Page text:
24 Ex-Officials Immune From Elian Lawsuit

MIAMI -- Former attorney general Janet Reno and other federal officials have immunity from an excessive-force lawsuit filed by the Miami relatives of young Cuban refugee Elian Gonzalez, an appellate court ruled.

Reno, former Immigration and Naturalization Service commissioner Doris Meissner and former deputy attorney general Eric Holder cannot be sued for their official actions unless it can be shown that they knew the agents would violate the Gonzalez family's rights when they seized the boy, the 11th U.S. Circuit Court of Appeals said in a ruling made public yesterday.

The family did not meet that standard, the Atlanta-based court said, reversing a lower court ruling.

Family attorney Larry Klayman said a new version of the lawsuit would be filed with language that would meet legal scrutiny. Armando Gutierrez, who served as a spokesman for the Gonzalez family, said the ruling was "a bad decision, and I hope that the lawyers appeal it."

Armed federal agents removed Elian, then 6, from the family's home before dawn April 22, 2000, five months after he was rescued from the Atlantic Ocean. His mother and others died trying to reach Florida by boat.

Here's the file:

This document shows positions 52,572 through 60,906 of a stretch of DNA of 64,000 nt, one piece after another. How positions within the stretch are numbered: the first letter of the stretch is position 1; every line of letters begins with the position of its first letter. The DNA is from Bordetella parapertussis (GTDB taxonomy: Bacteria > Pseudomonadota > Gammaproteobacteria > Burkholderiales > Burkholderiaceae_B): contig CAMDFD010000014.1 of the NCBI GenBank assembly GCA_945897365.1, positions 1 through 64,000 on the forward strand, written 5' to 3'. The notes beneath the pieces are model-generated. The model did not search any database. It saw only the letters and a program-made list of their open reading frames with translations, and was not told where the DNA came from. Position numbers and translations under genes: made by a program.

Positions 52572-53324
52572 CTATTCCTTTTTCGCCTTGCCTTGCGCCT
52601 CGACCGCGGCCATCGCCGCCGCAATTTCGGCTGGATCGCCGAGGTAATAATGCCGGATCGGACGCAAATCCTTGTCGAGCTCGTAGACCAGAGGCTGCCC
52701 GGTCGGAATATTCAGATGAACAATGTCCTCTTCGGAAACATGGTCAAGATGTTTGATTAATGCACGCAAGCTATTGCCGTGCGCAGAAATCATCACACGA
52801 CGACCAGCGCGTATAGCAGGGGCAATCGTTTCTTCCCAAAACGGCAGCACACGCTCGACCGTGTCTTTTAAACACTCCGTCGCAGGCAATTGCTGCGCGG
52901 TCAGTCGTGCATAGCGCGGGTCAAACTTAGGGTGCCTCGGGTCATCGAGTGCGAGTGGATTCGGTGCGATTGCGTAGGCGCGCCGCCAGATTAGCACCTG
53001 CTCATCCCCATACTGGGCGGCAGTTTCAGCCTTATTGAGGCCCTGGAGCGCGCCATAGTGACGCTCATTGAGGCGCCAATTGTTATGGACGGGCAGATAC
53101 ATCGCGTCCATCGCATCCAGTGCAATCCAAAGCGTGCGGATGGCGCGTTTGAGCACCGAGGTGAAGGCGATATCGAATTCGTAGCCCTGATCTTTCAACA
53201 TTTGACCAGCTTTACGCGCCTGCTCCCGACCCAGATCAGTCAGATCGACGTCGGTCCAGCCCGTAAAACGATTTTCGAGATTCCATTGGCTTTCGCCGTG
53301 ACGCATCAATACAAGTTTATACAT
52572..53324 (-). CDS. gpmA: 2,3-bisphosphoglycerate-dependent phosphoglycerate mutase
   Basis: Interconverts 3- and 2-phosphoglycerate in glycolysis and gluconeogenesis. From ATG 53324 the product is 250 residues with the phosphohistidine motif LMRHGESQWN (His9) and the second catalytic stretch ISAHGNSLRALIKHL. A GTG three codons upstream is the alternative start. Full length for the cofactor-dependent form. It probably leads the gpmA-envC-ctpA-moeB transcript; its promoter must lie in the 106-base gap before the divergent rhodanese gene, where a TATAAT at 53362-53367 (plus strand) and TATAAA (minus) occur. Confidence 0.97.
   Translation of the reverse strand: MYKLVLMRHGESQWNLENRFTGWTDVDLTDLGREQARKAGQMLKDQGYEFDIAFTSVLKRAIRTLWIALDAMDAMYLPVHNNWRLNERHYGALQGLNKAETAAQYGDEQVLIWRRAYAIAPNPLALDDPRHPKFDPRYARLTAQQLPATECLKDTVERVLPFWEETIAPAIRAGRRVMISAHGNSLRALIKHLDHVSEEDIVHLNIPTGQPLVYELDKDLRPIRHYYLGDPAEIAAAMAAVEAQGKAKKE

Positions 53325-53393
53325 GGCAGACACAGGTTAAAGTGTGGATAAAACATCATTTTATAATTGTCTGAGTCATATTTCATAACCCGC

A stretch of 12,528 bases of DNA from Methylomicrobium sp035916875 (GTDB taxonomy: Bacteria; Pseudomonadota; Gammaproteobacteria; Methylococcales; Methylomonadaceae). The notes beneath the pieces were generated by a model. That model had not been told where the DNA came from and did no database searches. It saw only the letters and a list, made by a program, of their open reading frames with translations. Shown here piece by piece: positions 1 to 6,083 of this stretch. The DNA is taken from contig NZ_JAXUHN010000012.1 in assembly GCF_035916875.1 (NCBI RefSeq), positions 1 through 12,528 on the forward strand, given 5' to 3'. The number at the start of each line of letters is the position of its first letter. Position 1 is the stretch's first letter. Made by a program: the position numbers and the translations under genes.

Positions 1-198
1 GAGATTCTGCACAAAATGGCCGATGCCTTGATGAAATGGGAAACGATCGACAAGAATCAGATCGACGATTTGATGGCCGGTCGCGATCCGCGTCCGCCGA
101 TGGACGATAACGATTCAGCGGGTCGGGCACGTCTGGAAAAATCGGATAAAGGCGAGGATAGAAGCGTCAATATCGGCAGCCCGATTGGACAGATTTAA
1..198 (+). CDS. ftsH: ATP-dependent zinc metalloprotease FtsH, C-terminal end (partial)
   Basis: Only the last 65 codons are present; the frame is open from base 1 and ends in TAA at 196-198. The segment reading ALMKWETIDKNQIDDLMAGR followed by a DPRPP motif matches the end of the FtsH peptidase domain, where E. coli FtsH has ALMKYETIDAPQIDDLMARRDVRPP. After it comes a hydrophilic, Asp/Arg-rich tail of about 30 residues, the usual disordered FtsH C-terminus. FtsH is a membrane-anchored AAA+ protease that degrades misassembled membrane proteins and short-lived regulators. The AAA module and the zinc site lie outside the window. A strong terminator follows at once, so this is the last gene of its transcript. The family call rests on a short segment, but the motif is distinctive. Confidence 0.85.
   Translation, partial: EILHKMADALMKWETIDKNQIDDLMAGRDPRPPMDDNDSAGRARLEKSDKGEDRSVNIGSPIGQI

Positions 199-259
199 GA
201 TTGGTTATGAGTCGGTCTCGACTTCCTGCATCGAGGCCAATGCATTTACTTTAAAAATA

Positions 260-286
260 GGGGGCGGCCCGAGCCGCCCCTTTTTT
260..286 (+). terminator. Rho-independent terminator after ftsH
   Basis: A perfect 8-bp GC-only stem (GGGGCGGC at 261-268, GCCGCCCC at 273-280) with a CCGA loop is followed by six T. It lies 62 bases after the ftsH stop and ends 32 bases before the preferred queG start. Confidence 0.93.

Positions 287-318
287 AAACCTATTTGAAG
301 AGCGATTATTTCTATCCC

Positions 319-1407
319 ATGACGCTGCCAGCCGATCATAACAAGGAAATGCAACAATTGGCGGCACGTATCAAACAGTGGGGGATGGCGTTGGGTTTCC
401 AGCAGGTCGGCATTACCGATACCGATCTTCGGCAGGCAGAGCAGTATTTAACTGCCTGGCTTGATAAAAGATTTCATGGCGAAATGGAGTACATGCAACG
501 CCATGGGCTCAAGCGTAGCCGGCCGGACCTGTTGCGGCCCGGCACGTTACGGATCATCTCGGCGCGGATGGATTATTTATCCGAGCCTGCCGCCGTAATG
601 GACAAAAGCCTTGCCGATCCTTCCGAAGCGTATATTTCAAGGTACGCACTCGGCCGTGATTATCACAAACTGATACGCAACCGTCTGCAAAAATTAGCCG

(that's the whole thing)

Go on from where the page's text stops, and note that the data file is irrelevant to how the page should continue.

He had been turned over to his Miami relatives pending a ruling on whether he would be returned to his father in Cuba, but the family balked when the government decided he should go.

Reno ordered the raid, and within hours Elian was reunited with his father. The pair soon returned to Cuba.

The Miami relatives alleged the agents used excessive force. People who were at the house said they were kicked, punched, thrown to the ground, held at gunpoint, restrained and exposed to pepper spray and tear gas.

* ANCHORAGE -- Two young brothers who disappeared two weeks ago have been found dead in a partly frozen pond half a mile from their home. Police had believed the brothers were abducted when they vanished March 10. The bodies of 8-year-old Malcolm Johnson and 5-year-old Isaiah were recovered from the frozen pond Tuesday evening.

* ST. AUGUSTINE, Fla. -- County commissioners agreed to buy 24 acres adjacent to Fort Mose, home of the first free black settlement in North America, to stop development of the property. Colonial Spanish Florida's Gov. Manuel Montiano established Fort Mose in 1738 as a sanctuary for Africans challenging enslavement in South Carolina and Georgia. It was abandoned in 1740 and reestablished at a nearby site in 1752.

* EAU CLAIRE, Wis. -- Preliminary autopsy results confirmed that a body found in a lake is that of a University of Wisconsin-Eau Claire student missing since November, police said. Michael Noll, 22, was one of four young people -- three men and a woman -- who disappeared last fall within 170 miles of one another, all after leaving a bar or a party. Relatives speculated the cases might be linked, but authorities say they do not think so.

* ORLEANS, Mass. -- An endangered North Atlantic right whale spotted last summer entangled in fishing gear was seen again, still snarled in fishing line, off Cape Cod this week.

-- From News Services